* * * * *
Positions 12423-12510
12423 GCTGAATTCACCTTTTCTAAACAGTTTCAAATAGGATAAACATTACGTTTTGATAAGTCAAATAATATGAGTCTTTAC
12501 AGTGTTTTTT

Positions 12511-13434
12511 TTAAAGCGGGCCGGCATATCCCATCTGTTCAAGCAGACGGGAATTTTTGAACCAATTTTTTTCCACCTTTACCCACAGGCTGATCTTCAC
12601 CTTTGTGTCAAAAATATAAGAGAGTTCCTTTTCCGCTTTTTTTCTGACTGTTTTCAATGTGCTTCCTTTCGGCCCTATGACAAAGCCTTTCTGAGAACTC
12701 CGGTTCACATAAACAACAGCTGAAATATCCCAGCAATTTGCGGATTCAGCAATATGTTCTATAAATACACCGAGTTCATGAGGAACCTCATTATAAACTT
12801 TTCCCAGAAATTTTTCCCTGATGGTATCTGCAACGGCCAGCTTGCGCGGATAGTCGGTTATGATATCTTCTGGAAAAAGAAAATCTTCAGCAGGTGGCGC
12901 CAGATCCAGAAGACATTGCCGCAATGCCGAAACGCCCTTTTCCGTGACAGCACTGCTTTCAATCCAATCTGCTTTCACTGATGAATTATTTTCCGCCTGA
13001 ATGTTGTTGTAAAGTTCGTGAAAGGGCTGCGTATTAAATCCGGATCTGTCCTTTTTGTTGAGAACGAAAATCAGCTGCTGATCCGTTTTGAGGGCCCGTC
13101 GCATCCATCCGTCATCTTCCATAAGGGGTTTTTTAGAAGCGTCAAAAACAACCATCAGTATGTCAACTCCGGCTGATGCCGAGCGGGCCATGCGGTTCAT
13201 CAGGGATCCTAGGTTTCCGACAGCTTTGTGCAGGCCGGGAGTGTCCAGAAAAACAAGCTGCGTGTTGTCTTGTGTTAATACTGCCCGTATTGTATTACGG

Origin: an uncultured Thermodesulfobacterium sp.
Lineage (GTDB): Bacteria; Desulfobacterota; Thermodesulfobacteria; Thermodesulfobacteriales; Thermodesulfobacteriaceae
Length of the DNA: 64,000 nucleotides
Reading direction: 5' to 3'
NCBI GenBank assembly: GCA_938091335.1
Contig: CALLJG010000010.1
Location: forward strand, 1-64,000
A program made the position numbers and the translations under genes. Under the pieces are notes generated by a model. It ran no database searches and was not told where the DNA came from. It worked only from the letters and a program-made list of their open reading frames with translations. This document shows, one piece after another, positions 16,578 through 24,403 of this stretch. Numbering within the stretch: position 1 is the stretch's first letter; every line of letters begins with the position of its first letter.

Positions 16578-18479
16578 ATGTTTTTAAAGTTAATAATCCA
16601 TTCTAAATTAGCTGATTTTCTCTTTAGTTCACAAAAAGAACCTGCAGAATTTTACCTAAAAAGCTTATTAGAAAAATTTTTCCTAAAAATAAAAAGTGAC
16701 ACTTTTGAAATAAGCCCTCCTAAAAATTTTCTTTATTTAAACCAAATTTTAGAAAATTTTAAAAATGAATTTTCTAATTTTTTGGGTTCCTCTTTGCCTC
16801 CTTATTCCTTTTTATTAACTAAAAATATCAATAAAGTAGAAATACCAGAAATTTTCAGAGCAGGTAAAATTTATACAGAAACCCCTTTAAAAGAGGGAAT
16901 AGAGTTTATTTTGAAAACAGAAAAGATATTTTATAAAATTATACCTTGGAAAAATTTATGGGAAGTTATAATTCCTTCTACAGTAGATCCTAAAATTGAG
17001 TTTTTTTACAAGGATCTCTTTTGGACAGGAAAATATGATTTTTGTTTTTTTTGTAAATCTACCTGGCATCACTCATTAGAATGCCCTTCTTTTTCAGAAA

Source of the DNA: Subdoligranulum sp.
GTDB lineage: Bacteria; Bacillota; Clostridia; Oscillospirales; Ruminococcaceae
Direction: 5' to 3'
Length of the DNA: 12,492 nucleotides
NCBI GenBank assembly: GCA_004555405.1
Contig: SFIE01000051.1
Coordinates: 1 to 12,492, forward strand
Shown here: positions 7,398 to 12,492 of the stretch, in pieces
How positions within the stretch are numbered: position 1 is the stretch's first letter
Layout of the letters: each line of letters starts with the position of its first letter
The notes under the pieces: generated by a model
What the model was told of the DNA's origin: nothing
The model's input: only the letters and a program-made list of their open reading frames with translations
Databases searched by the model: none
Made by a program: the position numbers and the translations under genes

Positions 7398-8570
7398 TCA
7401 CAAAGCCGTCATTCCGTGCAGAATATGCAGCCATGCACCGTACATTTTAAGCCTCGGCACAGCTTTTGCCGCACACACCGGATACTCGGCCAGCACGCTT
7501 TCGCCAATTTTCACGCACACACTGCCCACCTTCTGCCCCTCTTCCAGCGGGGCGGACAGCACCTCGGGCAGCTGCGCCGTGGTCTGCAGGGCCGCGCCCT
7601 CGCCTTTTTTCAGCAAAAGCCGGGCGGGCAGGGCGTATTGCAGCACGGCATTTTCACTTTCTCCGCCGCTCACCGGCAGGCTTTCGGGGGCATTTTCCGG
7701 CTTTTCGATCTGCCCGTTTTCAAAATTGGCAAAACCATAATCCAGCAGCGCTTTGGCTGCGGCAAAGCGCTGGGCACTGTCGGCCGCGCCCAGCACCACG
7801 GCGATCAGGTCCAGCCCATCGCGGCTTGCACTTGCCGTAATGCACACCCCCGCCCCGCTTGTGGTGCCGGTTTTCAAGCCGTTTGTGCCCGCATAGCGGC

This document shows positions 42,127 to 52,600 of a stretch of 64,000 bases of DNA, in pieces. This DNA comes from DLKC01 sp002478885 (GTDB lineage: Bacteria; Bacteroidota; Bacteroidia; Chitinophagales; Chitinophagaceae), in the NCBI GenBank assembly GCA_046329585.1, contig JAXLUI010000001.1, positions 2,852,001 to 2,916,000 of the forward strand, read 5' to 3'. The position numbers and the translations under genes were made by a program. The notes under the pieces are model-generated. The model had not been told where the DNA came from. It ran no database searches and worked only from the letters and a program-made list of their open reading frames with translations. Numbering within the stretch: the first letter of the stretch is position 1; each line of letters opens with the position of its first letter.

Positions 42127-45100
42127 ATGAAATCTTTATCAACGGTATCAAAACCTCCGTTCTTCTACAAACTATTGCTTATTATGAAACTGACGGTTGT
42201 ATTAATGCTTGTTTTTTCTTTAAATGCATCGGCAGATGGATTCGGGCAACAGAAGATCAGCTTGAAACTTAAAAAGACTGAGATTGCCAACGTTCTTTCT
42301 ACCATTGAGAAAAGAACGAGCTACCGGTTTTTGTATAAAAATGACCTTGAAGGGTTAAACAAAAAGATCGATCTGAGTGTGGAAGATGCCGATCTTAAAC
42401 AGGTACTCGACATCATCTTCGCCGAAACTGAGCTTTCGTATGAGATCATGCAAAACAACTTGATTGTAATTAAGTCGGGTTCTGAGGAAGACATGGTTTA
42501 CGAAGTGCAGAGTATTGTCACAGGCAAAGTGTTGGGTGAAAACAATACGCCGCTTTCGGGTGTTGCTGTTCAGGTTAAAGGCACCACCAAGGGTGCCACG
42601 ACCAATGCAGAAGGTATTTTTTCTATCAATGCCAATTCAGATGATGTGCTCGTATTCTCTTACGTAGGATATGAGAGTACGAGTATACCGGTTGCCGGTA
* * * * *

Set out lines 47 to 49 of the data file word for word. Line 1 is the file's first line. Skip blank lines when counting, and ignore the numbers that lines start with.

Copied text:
7601 CGCCTTTTTTCAGCAAAAGCCGGGCGGGCAGGGCGTATTGCAGCACGGCATTTTCACTTTCTCCGCCGCTCACCGGCAGGCTTTCGGGGGCATTTTCCGG
7701 CTTTTCGATCTGCCCGTTTTCAAAATTGGCAAAACCATAATCCAGCAGCGCTTTGGCTGCGGCAAAGCGCTGGGCACTGTCGGCCGCGCCCAGCACCACG
7801 GCGATCAGGTCCAGCCCATCGCGGCTTGCACTTGCCGTAATGCACACCCCCGCCCCGCTTGTGGTGCCGGTTTTCAAGCCGTTTGTGCCCGCATAGCGGC